As hilariously bad as some of what I’ve described may sound, it really isn’t much fun. This is nothing more than Frankenstein’s monster guest-starring in an especially crappy Underworld retread that replaces vampires and werewolves with gargoyles and demons. Aaron Eckhart’s Frankenstein is more or less Kate Beckinsale’s death dealer minus the guns, black fetish wear, and penchant for dropping from ceilings. Given the number of Underworld and Resident Evil movies we’ve had, I’m sure there are those that will walk out of I, Frankenstein thinking it was truly awesome film. For that… I weep.

1 1/2 out of 5

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  • aries11

    Im glad they thought about redoing this movie, but totally underwhelmed:/ it was very PGish, like the first hobbit movie i thought was more like narnia or something, it wasnt as dark as the lord of the rings, in the same way this could’ve been a bit more gritty

  • Mr. Gray

    The best thing about this movie is the Mexican version of the poster.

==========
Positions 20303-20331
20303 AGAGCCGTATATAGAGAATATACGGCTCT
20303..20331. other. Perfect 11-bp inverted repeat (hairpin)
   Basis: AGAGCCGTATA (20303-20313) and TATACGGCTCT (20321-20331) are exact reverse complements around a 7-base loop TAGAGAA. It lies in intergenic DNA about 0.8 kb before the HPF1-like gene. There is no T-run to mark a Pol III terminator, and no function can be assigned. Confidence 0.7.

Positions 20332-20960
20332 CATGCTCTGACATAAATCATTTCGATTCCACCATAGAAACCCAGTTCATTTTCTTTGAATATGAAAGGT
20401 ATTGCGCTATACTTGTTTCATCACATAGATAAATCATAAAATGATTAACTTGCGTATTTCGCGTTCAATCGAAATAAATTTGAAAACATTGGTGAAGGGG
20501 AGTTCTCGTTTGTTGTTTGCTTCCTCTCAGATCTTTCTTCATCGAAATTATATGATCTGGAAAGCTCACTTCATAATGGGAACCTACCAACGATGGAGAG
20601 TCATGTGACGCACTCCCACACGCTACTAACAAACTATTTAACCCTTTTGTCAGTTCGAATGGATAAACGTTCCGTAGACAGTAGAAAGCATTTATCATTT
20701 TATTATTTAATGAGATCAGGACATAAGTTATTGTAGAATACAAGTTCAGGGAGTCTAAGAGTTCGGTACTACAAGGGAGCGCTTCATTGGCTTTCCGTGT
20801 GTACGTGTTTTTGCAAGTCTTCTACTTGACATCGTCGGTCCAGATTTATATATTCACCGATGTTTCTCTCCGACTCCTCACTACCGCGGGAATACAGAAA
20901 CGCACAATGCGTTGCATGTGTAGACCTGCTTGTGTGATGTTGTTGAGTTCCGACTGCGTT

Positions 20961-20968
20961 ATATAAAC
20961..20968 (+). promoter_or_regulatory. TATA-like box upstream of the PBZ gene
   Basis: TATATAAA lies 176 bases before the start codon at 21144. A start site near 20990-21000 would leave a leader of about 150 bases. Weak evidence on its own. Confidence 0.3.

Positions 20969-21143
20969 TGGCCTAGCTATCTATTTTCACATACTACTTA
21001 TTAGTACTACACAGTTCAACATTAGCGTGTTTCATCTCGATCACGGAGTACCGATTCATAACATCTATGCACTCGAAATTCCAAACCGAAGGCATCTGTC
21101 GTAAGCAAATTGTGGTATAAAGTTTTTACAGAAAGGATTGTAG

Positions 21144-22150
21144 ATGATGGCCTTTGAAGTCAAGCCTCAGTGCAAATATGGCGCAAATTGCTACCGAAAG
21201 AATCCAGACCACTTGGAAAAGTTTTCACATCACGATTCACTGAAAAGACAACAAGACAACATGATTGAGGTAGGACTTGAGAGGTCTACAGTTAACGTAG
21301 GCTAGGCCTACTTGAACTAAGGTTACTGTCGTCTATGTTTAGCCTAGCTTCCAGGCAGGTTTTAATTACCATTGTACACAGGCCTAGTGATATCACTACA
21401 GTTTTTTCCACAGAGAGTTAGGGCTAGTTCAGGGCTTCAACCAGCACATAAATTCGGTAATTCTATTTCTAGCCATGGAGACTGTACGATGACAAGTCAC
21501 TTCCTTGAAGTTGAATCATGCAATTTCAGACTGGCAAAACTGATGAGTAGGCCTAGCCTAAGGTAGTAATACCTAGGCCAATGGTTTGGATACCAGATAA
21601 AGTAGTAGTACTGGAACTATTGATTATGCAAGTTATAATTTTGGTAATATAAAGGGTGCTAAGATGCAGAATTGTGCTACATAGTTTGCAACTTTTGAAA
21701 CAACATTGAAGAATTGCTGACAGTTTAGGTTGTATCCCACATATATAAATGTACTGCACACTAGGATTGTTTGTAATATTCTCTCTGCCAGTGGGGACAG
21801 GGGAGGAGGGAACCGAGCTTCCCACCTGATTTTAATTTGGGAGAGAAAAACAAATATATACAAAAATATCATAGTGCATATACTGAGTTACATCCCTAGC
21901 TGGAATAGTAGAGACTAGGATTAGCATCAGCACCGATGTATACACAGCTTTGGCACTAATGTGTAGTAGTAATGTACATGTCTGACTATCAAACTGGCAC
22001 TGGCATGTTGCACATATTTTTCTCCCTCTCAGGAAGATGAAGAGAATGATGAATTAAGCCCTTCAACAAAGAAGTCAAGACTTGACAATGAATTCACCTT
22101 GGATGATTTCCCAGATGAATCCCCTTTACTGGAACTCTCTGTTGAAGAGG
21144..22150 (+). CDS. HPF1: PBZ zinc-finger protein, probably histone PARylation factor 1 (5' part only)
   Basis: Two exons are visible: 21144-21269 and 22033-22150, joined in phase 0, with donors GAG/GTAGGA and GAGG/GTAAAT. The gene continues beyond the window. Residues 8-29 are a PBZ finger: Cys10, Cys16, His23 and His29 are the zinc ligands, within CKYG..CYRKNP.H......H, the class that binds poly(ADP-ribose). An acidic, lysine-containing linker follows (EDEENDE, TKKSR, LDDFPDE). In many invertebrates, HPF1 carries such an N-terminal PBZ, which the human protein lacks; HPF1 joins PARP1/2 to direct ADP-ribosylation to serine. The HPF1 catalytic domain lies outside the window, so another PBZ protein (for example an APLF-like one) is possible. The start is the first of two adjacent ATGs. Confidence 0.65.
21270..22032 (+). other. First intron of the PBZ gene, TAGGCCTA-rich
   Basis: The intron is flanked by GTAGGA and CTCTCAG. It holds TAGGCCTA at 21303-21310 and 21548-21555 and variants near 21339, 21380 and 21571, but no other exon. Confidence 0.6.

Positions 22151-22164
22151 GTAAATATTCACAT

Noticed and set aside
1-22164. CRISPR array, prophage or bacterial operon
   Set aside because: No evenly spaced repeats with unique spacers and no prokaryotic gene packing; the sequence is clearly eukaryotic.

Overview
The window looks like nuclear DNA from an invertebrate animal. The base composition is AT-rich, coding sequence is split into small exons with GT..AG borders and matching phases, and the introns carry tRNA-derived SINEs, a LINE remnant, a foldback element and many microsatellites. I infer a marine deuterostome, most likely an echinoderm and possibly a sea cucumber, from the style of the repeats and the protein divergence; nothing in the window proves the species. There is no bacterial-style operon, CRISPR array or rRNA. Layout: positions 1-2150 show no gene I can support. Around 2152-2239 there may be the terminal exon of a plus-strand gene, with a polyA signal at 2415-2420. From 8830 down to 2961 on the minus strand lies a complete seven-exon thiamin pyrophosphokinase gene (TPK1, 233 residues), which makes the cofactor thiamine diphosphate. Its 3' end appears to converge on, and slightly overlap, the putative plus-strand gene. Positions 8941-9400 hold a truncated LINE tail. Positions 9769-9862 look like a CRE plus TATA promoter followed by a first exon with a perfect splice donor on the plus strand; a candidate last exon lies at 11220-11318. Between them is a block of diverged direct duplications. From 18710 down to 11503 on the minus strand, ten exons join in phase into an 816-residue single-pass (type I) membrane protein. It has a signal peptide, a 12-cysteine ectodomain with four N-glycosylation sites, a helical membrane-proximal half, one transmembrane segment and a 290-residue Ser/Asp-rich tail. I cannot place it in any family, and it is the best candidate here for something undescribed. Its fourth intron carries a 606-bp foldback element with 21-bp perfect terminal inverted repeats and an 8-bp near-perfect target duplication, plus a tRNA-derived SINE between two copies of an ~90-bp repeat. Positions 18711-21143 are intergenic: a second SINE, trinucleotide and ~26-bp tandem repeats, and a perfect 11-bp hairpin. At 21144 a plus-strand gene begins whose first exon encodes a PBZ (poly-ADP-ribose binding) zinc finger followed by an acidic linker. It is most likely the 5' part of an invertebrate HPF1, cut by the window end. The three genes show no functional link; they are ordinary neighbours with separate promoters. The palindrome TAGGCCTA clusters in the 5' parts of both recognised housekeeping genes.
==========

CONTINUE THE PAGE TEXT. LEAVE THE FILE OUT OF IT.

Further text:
• frank_dracman

      LOL I got to get me one of those.

  • Rob

    Just got back from seeing it. I thought it was stupid harmless fun, nothing more, nothing less.


    The Underworld franchise is a guilty pleasure of mine since seeing Beckinsale at Comic con when they were promoting part 1 i guess i was all in . This looks so derivitive i like Eckhart and Nighy is always money ,too bad they attached themselves to this . In your opinion is this as bad as Van Helsing?

    • Chernobyl Kinsman

      Really.. REALLY? And American Horror Story is bad? Wow.

      • GODFLESH69

        If that show is good for you great enjoy that, I heard how great AHS was I tuned in a couple times and was underwhelmed.

        • Rottenjesus

          Then you are the perfect demographic for this movie. Enjoy!

    • zom6

      I haven’t seen it but it does look like underworld/van helsing in the trailer, not bad for the entertainment factor, but it would be nice to see a grittier version..

  • Gus Bjork